“ I ‘work’ 35-40 hours a week, but I spend at least 20-25 of those hours on calls, meetings, networking on- and offline, and other less-focused tasks. These are important, but I don’t count them as work time. I truly work 16.7 hours each week, and I get about five times more done in those few hours than in the other 25 hours,” he explains.
It’s important to understand that “deep work”, or focused work, is not the same thing as “shallow work”, or unfocused work.
Realistically, most of us are only able to do 3-4 hours of deep work per day before diminishing returns kick in, so trying to do more than that is likely to lead to low-quality work.
That’s something to keep in mind when setting your daily pomodoro goal.
Assign a Task to Each Pomodoro
You may have heard of Parkinson’s Law:
“Work expands so as to fill the time available for its completion.”
When you set the number of pomodoros you want to complete that day, you should also assign a task to each pomodoro.
This helps to avoid the perfectionism trap where you agonize over insignificant details instead of getting things done.
It also gives you a better idea of how long each task takes. It’s extremely common to underestimate this, which can lead to problems like unnecessary stress, all-nighters, missed deadlines, etc.
Analyze Your Performance and Adjust Your Expectations Accordingly
Analyze your performance at the end of each day, week, and month. Were your expectations of how much work you can accomplish accurate?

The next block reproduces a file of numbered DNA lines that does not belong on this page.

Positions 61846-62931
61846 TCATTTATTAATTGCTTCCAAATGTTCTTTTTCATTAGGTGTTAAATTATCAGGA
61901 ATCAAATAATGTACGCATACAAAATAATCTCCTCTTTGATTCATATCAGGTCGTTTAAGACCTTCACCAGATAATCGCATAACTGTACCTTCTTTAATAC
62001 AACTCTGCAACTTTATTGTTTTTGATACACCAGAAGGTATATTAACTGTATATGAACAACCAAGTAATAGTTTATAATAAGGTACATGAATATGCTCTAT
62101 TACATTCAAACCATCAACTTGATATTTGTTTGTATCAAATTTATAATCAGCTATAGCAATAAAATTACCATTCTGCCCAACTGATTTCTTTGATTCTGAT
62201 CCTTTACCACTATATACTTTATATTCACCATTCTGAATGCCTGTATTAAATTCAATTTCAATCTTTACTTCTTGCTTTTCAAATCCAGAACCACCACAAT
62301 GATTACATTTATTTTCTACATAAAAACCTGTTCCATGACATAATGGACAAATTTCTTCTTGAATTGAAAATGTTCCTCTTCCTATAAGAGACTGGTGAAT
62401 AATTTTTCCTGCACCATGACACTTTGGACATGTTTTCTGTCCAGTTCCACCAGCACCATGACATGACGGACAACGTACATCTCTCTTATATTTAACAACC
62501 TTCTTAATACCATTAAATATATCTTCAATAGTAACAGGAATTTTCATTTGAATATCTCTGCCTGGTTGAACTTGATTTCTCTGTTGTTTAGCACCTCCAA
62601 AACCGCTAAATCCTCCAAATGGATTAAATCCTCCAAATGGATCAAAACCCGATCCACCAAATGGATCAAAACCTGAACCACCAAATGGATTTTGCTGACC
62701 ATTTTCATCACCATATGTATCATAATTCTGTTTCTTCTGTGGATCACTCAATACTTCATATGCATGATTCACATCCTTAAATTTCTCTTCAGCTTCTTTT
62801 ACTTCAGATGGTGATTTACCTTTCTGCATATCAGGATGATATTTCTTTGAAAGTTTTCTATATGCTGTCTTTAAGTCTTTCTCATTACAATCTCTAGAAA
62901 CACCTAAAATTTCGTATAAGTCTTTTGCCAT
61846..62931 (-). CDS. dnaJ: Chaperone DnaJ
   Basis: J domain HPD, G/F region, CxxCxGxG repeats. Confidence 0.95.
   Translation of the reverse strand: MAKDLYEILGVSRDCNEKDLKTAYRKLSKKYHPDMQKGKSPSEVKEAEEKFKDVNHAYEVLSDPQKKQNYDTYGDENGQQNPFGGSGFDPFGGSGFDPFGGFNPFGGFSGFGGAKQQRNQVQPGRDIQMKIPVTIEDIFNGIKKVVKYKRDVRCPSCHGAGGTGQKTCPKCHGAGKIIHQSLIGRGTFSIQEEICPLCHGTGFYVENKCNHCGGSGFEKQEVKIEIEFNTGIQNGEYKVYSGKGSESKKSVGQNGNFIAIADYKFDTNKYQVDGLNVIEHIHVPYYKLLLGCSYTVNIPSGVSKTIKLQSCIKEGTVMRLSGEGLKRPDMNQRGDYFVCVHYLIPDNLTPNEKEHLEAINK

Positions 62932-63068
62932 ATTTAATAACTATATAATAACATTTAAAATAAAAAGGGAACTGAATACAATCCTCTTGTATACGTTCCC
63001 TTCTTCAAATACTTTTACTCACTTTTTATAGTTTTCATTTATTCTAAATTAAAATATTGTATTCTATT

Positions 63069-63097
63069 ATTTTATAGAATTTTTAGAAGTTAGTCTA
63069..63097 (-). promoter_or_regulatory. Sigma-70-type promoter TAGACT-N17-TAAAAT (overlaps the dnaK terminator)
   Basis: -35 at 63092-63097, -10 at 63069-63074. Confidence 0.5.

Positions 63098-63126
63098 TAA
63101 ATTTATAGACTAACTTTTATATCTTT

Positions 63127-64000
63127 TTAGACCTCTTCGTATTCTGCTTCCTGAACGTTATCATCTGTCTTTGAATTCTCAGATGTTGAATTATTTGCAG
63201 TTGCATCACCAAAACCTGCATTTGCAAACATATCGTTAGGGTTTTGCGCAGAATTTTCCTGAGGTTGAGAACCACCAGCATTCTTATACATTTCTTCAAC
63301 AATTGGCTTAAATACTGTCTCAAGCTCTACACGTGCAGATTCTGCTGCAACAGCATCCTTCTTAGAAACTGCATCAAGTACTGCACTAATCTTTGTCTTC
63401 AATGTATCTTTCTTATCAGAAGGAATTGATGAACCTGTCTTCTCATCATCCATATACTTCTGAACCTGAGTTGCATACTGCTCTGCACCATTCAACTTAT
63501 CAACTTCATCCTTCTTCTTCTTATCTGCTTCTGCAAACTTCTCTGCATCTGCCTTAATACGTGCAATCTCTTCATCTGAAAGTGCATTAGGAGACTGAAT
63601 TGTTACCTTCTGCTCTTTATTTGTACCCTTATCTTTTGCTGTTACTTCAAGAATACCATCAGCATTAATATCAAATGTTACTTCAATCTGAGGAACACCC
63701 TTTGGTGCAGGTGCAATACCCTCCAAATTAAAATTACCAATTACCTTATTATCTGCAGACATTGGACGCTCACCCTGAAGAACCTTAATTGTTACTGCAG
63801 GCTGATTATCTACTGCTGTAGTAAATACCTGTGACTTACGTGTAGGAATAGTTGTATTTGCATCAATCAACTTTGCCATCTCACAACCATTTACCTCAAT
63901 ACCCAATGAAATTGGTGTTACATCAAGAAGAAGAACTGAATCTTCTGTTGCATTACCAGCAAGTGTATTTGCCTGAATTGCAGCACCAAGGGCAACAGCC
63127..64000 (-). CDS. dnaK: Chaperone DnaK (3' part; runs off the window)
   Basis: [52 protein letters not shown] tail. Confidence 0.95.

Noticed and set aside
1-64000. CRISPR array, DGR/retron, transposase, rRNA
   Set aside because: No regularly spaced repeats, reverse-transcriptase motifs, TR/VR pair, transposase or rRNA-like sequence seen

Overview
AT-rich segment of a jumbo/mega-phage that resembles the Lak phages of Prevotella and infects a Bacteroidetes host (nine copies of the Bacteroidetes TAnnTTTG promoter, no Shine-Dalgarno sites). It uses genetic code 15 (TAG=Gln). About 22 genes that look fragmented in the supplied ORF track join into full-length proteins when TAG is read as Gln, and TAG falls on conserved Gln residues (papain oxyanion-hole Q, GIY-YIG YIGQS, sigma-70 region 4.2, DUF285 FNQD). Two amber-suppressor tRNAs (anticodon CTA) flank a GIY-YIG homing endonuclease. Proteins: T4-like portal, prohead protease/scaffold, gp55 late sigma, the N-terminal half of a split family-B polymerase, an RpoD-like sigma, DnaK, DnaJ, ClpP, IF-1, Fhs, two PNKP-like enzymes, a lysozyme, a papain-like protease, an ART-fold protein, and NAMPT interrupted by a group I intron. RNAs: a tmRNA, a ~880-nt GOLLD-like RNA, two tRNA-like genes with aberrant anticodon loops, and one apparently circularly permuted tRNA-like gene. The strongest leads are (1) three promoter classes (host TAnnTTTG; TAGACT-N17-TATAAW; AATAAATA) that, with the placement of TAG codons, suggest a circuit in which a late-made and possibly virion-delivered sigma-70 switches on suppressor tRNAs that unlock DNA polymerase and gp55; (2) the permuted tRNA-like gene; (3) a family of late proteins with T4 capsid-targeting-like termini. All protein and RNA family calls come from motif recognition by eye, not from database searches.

For example, you may find that:
- Your daily pomodoro goal is too ambitious, making you feel like a failure because you can’t reach it.
- Your daily pomodoro goal is achievable, but it leaves you completely exhausted, which introduces a burnout risk.
- You consistently underestimate how long a particular task will take (say, you keep assuming that it will take 4 pomodoros, but it actually takes 6-8 pomodoros).
You need to adjust your expectations based on your actual performance.
That way, you’ll be able to plan your work better, save yourself the predictable disappointment of overshooting and protect yourself from burning out.
Using a tool like a Task Period Journal can help you track your progress on all of these possibilities.
It is possible to get a lot done without burning out.
However, in order to do that, you need to establish a personal productivity system.
You may want to experiment with various frameworks, techniques, and hacks to see what works best for you.
What’s important is that you track the time you work, the tasks you accomplish, and how you feel.
That will help you figure out how to get things done and achieve personal productivity while maintaining a healthy work-life balance.